Bruce: Indeed! 3D also enhances the constant visual gags from size differentials. Would you agree that A&W is a family-friendly superhero movie? Scott’s close bond with his daughter Cassie (Abby Ryder Fortson) is sweet and nicely played, and the violence is mostly of the punching and Taser variety. I don’t think anyone gets killed except Ghost’s parents, in a flashback.
Edwin: It’s pretty tame in that regard and I don’t recall the language being all that salty, either. So, yes, slap one of those gold Family Approved ribbons from value-touting ‘90s VHS covers on it and bring the kiddies! I’ve already sent honorary Movie Guy Kenny a text to say I think he and his AMG-in-training son Lucas will have a blast with it. There’s so much visual and verbal entertainment that parents and children alike should be captivated. Sounds like a B-plus for me.
Bruce: Agreed. It’s silly fun and maintains a tone of wide-eyed enjoyment throughout, something I feel like Rudd tries to do in a lot of his movies and doesn’t always succeed at. But his man-boy charms are perfectly matched to the unassuming, uncomplicated Ant-Man. Lilly, whose Hope is a tad cynical and bossy, and tougher than Scott, makes a good foil. They still seem like party-crashers in the Marvel Cinematic Universe — a bit like the new Spider-Man, minus the teen angst. Given how overheated and self-serious the MCU has become, Ant-Man and The Wasp is a blast of cool fresh air. I also give it a B-plus.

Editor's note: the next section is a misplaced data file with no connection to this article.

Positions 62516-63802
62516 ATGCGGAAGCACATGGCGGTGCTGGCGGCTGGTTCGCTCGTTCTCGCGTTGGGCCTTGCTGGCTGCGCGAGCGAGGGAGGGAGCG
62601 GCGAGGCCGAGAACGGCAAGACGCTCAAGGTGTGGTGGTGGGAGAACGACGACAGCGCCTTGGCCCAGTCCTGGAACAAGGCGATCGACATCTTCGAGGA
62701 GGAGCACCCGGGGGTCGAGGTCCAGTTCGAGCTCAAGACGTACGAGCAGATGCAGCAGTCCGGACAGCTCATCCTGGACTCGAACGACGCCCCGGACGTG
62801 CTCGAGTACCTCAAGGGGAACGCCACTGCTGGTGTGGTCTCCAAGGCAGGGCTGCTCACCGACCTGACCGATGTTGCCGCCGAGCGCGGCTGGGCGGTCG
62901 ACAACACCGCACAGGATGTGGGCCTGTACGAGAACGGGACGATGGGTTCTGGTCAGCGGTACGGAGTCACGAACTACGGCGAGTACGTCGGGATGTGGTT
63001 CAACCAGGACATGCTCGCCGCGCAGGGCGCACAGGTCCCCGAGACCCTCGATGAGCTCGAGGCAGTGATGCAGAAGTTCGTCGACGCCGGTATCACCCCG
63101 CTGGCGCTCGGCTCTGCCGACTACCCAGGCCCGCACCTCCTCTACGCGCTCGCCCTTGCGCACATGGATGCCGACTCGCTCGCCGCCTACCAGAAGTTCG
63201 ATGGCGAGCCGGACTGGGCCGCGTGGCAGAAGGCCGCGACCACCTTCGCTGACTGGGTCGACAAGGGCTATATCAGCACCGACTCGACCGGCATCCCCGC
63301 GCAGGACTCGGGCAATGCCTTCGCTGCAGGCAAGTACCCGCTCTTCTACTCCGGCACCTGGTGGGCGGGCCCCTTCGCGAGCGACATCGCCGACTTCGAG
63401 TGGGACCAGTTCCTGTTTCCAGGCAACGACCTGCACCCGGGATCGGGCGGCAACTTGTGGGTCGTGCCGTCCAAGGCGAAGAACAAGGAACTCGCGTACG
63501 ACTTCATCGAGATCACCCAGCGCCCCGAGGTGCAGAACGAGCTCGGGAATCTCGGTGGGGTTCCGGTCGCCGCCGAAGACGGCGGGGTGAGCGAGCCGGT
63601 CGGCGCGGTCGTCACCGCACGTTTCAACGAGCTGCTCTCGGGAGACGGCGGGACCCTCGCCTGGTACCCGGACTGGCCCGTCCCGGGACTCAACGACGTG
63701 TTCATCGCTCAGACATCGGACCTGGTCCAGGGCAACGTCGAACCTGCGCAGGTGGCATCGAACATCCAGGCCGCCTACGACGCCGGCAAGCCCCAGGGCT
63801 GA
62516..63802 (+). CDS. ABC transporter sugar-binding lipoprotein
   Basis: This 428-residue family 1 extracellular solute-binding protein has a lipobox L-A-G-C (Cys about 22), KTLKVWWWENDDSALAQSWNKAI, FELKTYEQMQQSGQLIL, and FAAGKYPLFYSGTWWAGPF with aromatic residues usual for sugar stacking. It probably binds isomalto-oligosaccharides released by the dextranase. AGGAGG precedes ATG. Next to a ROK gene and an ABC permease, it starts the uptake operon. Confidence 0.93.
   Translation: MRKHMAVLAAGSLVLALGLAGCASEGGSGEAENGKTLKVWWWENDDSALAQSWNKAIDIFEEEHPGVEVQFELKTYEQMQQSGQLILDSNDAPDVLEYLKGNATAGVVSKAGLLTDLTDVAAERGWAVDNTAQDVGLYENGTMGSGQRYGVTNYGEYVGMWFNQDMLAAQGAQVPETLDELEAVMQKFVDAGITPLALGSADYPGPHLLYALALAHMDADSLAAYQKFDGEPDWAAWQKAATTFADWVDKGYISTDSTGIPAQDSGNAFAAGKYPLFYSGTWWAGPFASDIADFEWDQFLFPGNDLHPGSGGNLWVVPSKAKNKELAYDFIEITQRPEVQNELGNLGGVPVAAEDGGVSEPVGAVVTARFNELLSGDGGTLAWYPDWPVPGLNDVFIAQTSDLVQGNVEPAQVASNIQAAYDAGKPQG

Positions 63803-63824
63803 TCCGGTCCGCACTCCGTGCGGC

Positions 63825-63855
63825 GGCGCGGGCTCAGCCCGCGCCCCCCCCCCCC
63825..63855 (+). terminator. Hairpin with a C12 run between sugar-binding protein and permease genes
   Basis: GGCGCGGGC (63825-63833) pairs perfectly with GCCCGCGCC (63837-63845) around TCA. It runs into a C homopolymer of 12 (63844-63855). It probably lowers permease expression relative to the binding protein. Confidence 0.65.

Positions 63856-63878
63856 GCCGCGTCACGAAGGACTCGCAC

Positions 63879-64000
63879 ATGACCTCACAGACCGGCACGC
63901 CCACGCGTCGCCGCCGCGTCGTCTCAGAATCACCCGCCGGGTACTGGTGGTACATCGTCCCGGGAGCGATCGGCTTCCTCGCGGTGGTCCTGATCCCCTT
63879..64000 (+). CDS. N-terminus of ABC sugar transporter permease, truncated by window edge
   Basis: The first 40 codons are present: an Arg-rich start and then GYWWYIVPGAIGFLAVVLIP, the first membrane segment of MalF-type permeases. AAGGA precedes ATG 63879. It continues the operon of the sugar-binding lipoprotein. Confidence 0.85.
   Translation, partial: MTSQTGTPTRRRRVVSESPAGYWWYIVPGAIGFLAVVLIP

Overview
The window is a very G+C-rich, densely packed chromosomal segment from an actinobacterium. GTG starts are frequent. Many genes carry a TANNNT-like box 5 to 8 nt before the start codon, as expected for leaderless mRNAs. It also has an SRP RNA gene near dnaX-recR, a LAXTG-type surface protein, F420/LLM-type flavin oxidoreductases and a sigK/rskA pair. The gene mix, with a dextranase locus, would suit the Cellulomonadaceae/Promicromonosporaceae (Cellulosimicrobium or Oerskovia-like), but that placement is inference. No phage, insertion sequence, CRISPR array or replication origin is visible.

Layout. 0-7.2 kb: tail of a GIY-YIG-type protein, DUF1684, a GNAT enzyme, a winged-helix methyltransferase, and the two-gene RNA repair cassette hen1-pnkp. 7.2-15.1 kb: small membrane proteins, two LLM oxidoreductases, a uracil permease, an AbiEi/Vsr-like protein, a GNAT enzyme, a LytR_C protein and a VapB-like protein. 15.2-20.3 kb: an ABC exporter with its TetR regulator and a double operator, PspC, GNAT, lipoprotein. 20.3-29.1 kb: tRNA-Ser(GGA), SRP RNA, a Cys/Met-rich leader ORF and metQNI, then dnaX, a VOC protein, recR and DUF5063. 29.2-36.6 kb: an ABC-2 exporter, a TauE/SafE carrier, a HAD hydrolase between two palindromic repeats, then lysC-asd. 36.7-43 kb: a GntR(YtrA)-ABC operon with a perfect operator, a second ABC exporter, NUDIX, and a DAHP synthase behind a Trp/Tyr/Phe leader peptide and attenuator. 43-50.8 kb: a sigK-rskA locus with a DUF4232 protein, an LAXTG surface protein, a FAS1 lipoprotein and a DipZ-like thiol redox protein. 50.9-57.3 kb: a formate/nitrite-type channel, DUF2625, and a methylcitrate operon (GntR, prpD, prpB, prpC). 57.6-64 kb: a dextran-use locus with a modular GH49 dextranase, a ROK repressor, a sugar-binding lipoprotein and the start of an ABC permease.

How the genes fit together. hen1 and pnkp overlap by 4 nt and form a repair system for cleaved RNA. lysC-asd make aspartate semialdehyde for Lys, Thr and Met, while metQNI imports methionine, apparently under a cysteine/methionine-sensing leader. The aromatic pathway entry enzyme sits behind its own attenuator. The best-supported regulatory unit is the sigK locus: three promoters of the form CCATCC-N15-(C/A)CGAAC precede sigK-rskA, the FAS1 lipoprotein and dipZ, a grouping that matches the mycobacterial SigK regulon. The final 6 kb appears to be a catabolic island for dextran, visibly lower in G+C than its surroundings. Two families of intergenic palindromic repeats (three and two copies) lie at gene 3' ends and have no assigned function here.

Grade: B-plus. Rated PG-13. Now playing at AMC Classic, Biltmore Grande and Carolina Cinemark
(Photos: Walt Disney Studios)